Listen to the people who love you. Believe that they are worth living for even when you don't believe it. Seek out the memories depression takes away and project them into the future. Be brave; be strong; take your pills. Exercise because it's good for you even if every step weighs a thousand pounds. Eat when food itself disgusts you. Reason with yourself when you have lost your reason.
Depression is the flaw in love. To be creatures who love, we must be creatures who can despair at what we lose, and depression is the mechanism of that despair.
It is important not to suppress your feelings altogether when you are depressed. It is equally important to avoid terrible arguments or expressions of outrage. You should steer clear of emotionally damaging behavior. People forgive, but it is best not to stir things up to the point at which forgiveness is required. When you are depressed, you need the love of other people, and yet depression fosters actions that destroy that love. Depressed people often stick pins into their own life rafts. The conscious mind can intervene. One is not helpless.
I believe that words are strong, that they can overwhelm what we fear when fear seems more awful than life is good.
While people argue with one another about the specifics of Freud's work and blame him for the prejudices of his time, they overlook the fundamental truth of his writing, his grand humility: that we frequently do not know our own motivations in life and are prisoners to what we cannot understand. We can recognize only a small fragment of our own, and an even smaller fragment of anyone else's, impetus.
Love is circumstantial; we can love anyone if need be; and losing the one we love is the singular catastrophe. Time does not heal it. Every present moment yearns for even the roughest past.
Kids with Down syndrome are, by and large, quite affectionate and relatively guileless, and frequently, the attachments to them grow and deepen. And the meaning that parents find in it grows and deepens.
I had always thought of myself as fairly tough and fairly strong and fairly able to cope with anything. And then I had a series of personal losses. My mother died. A relationship that I was in came to end, and a variety of other things went awry.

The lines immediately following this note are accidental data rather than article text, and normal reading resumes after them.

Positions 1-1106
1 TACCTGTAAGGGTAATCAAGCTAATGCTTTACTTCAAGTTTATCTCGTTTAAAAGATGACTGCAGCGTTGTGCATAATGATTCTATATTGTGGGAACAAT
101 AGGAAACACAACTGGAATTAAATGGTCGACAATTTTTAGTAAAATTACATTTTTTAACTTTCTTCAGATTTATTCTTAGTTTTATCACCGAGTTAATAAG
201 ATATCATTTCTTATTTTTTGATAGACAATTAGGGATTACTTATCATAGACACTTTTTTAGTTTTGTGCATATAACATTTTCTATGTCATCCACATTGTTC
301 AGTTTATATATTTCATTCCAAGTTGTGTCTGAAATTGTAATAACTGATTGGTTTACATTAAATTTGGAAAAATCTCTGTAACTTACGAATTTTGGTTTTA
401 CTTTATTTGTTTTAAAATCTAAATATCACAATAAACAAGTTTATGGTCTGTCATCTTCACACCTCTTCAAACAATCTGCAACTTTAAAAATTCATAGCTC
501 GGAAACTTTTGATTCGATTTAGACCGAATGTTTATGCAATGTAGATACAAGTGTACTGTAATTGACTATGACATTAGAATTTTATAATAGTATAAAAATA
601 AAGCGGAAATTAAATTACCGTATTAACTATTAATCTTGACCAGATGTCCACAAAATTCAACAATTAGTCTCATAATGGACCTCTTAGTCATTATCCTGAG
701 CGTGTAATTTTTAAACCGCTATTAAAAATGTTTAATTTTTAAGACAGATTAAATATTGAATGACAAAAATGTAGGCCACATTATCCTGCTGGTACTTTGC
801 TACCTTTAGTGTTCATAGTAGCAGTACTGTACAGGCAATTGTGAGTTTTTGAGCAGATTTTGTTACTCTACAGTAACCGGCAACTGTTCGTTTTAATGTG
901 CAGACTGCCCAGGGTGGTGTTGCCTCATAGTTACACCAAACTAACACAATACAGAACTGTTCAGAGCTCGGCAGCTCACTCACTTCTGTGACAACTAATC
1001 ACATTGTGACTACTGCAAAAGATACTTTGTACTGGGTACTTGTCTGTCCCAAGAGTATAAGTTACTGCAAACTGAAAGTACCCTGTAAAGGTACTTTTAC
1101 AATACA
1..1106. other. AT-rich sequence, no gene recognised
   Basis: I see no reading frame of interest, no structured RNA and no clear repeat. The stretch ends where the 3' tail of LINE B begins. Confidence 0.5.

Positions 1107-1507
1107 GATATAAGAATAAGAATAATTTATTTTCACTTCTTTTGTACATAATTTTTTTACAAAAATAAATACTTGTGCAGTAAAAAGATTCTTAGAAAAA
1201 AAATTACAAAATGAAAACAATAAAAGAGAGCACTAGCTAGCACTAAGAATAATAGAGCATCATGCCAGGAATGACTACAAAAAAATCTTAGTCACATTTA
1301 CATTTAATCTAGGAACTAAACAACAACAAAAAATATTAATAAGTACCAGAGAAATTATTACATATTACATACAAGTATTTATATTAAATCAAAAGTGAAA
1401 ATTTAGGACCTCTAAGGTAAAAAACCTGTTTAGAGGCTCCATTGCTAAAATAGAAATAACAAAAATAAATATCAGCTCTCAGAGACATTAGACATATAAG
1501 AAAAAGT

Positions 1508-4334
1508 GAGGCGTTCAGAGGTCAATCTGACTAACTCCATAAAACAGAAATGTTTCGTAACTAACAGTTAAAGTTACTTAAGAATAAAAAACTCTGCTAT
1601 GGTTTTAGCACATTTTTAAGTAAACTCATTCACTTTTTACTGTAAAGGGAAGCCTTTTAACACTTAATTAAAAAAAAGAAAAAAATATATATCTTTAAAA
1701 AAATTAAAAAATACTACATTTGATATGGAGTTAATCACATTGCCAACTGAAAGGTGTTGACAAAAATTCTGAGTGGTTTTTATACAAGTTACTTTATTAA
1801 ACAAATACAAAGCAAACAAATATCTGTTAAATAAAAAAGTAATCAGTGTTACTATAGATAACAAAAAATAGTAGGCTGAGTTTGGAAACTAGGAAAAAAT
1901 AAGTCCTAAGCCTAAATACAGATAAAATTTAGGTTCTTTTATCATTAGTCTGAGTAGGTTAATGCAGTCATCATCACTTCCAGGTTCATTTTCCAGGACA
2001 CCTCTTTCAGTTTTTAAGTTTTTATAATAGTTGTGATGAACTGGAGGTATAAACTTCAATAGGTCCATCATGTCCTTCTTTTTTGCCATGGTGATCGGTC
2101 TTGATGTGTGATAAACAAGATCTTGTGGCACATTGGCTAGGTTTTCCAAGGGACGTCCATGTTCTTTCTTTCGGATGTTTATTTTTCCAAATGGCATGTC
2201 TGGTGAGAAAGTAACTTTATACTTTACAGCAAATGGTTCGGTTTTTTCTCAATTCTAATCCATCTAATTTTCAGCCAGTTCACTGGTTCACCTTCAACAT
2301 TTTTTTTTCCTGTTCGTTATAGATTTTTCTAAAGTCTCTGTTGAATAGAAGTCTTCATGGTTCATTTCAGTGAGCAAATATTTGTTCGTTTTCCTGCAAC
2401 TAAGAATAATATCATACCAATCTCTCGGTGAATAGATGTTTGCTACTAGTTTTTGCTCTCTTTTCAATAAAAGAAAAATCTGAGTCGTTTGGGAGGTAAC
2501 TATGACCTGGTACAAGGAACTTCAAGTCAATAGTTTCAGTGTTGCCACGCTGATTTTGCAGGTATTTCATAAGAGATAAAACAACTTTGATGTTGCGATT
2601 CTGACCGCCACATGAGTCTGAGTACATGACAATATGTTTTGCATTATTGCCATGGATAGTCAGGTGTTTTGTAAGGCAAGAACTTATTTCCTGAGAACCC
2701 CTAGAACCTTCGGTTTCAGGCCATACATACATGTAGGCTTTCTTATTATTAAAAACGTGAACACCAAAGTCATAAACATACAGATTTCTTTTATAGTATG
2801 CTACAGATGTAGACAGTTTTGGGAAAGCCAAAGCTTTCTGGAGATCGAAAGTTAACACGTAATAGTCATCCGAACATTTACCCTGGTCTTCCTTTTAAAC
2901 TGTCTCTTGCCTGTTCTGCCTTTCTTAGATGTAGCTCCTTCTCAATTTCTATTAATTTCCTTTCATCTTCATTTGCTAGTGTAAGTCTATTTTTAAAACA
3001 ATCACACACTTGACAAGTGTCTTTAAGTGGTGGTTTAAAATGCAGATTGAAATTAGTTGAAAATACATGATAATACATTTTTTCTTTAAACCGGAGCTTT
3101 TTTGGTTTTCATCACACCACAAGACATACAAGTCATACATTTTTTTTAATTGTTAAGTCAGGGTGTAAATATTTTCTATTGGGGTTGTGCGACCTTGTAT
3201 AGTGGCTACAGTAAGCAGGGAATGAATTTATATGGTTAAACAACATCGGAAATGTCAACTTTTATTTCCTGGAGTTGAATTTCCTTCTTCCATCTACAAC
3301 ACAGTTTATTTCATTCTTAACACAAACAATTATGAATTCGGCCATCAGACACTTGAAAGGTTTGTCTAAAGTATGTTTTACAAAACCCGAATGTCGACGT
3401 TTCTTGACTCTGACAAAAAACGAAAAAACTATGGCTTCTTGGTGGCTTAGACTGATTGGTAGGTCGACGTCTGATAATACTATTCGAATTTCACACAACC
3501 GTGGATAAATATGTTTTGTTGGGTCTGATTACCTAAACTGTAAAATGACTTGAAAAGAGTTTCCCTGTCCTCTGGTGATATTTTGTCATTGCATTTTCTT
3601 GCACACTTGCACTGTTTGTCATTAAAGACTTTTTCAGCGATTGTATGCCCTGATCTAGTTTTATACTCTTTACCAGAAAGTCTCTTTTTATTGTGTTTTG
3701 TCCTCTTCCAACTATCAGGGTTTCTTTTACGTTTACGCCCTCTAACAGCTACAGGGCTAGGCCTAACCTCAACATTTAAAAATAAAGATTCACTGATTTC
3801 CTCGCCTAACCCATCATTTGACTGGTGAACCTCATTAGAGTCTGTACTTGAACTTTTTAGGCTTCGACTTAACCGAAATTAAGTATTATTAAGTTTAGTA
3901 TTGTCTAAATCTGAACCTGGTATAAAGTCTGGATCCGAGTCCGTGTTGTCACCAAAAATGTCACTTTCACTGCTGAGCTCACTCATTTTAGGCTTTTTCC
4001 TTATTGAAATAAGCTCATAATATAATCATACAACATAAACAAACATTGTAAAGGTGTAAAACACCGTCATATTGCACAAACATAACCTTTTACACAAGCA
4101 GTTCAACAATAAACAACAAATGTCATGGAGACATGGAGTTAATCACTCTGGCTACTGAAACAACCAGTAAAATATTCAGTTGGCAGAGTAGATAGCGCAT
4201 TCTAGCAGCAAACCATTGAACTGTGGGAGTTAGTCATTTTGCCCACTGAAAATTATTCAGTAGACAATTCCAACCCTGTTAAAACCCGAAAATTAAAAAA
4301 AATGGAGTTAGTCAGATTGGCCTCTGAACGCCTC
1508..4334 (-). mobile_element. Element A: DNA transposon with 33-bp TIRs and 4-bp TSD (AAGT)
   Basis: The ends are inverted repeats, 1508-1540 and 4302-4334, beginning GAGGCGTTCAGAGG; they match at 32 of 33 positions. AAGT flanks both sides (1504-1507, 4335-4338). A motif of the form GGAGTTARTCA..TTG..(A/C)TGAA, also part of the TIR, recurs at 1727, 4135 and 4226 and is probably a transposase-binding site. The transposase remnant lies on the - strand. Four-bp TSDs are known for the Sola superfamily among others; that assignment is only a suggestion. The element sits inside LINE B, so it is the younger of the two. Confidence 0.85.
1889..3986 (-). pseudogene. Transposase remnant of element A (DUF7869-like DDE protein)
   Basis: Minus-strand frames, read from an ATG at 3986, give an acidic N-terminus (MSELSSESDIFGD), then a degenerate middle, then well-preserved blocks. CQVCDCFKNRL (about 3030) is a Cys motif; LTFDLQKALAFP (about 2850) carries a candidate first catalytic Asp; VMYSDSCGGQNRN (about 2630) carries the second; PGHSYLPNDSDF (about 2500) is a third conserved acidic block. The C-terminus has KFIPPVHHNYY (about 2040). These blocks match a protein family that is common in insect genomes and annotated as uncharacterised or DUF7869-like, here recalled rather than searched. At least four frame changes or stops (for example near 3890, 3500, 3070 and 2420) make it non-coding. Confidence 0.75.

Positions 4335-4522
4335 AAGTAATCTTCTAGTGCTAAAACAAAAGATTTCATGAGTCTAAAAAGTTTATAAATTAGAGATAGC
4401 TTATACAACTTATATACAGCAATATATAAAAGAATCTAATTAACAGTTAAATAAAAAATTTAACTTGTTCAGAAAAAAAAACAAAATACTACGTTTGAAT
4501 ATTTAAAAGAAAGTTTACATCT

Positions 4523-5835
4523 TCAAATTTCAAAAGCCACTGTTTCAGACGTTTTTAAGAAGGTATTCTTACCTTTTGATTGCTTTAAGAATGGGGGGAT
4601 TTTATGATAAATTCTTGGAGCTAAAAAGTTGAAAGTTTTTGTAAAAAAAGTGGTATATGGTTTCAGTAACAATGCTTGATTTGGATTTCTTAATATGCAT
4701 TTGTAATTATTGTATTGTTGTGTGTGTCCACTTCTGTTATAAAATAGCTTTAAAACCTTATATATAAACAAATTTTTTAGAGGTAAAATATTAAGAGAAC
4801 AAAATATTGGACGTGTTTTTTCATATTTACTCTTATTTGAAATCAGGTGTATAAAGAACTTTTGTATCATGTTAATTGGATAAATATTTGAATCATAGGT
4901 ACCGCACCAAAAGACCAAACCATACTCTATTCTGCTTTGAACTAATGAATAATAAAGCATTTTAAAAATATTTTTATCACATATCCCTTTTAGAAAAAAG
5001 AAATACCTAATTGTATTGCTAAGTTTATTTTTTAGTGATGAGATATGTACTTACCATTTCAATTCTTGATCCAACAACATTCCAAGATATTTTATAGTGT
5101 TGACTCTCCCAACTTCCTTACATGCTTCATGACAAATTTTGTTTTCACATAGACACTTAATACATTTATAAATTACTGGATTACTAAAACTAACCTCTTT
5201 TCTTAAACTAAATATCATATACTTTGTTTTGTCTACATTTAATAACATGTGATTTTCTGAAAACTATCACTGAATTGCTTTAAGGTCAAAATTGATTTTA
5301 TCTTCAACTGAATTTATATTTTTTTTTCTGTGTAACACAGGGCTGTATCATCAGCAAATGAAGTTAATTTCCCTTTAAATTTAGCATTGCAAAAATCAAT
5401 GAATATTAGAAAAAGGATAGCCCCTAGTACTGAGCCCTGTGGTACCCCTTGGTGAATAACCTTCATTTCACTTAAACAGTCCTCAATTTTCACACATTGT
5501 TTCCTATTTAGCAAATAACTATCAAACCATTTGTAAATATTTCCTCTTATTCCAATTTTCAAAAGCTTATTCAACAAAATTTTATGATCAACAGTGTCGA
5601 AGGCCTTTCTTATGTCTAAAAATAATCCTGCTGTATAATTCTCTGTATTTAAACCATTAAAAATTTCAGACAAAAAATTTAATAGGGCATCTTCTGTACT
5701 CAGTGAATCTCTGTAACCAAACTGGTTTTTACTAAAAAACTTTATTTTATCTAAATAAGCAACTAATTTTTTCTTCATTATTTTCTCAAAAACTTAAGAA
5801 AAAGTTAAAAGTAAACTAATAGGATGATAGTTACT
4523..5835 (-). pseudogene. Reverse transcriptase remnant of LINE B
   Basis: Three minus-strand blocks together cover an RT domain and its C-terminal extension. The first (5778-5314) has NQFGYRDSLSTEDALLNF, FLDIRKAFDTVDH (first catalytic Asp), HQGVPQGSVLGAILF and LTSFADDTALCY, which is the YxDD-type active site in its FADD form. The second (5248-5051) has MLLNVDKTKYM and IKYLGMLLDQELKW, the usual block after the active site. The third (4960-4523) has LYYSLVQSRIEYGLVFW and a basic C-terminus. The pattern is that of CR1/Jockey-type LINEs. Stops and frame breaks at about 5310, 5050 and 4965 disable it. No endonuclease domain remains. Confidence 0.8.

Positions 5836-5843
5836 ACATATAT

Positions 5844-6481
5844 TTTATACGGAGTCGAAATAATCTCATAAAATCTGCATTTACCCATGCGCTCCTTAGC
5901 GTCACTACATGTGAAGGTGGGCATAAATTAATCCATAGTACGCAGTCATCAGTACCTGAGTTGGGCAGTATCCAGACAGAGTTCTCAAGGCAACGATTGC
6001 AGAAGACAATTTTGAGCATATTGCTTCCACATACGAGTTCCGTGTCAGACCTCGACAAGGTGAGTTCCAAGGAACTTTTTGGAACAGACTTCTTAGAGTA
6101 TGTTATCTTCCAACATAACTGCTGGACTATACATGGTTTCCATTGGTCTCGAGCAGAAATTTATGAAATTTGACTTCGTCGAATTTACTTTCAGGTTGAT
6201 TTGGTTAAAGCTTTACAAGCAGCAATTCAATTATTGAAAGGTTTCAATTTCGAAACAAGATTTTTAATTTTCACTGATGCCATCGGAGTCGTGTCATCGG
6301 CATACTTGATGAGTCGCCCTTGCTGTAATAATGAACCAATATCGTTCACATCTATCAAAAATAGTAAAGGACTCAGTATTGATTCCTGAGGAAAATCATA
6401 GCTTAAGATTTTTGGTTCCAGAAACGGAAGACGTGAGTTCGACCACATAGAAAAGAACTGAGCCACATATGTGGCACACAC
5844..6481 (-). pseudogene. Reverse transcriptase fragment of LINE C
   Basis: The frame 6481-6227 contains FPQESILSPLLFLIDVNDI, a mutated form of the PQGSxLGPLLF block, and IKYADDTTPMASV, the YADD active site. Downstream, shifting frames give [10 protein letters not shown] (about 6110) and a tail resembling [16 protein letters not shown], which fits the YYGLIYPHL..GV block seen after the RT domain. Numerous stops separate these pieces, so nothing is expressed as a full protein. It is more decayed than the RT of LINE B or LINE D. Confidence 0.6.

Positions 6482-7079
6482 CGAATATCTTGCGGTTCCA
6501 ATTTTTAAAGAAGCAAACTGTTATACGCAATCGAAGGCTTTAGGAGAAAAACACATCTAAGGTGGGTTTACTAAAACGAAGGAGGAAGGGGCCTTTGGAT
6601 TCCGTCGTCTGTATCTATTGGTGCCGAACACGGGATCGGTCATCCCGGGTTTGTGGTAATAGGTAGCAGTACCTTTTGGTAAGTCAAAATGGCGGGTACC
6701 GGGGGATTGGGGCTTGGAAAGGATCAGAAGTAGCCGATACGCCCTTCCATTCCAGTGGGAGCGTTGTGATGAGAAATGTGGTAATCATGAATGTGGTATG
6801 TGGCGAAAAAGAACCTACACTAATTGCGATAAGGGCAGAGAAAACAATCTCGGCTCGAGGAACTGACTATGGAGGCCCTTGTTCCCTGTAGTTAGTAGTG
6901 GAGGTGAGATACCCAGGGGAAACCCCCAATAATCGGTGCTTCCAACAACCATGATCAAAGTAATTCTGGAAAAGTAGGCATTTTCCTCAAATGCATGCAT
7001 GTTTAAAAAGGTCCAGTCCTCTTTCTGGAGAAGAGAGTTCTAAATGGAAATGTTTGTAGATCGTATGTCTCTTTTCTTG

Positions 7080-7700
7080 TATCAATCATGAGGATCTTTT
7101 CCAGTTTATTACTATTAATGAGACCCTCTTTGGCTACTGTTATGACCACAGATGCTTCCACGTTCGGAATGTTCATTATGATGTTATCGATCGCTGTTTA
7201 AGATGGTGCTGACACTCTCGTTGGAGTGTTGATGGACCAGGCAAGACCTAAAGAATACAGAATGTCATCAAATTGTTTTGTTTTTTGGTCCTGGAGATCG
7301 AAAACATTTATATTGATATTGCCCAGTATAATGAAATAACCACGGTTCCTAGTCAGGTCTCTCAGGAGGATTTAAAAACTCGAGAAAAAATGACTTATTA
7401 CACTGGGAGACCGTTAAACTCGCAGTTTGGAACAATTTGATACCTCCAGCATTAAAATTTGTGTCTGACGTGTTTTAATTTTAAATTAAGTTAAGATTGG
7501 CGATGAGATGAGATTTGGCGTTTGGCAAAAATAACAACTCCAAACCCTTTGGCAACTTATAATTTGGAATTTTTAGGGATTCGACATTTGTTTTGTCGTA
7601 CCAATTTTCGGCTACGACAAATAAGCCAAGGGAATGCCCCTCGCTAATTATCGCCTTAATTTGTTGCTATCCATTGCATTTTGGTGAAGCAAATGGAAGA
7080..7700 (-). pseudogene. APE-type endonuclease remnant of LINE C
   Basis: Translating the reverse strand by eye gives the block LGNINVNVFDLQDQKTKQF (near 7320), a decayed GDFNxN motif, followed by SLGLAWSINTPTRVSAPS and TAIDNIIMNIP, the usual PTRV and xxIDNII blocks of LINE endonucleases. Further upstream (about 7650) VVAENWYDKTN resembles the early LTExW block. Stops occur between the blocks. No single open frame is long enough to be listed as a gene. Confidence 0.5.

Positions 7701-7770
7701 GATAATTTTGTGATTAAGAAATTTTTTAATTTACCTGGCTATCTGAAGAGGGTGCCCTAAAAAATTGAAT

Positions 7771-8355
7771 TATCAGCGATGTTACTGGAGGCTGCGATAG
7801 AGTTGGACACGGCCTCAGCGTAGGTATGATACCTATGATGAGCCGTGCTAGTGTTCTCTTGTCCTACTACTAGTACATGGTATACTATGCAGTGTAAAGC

You don't think in depression that you've put on a gray veil and are seeing the world through the haze of a bad mood. You think that the veil has been taken away, the veil of happiness, and that now you're seeing truly.
Sleep is my great indulgence, and I get eight hours every night. Being chronically overtired raises stress levels in a bad way and is responsible for a lot of depressive breaks.
Oh yes, I certainly have low days. I feel that in treating the depression, it's not so much that I've become happier as it is that I can be unhappy in better ways.
My risk tolerance is higher than some people's, but it's not nearly as high as some people's. I don't want to exaggerate my bravado. I haven't been on the front lines. I haven't ever stepped on a land mine.
Travel is an exercise partly in broadening yourself and partly in defining your own limits.
With the removal of questions about gayness and transgender status in the Census, we really stand to lose a lot of the progress that has been made, and certainly not to make further progress. In order to have a fair system, you need a system you can measure.
Just as Chairman Mao and Joseph Stalin started by going after the intellectuals, against those whose words who might form an opposition to them, so Trump has gone across us. Free speech is first among equals when we look at what is being violated by this new regime.
Forging meaning is about changing yourself. Building identity is about changing the world.
The only way I seem to be able to keep going while I'm writing is to munch my way through boxes of chocolates.
I started traveling out of curiosity, but I have come to believe in travel's political importance, that encouraging a nation's citizenry to travel may be as important as encouraging school attendance, environmental conservation, or national thrift. You cannot understand the otherness of places you have not encountered.
We think that fear must be played out in fight, with military intervention, or in flight, via isolationism - but we are not hunted game, and those are not the only options. There is also the possibility of acceptance, with its corollary of understanding and its ultimate manifestation in embracing.
Gay rights are not primarily marriage rights, and for the millions who live in unaccepting places with no resources, dignity remains elusive. I am lucky to have forged meaning and built identity, but that's still a rare privilege. And gay people deserve more, collectively, than the crumbs of justice.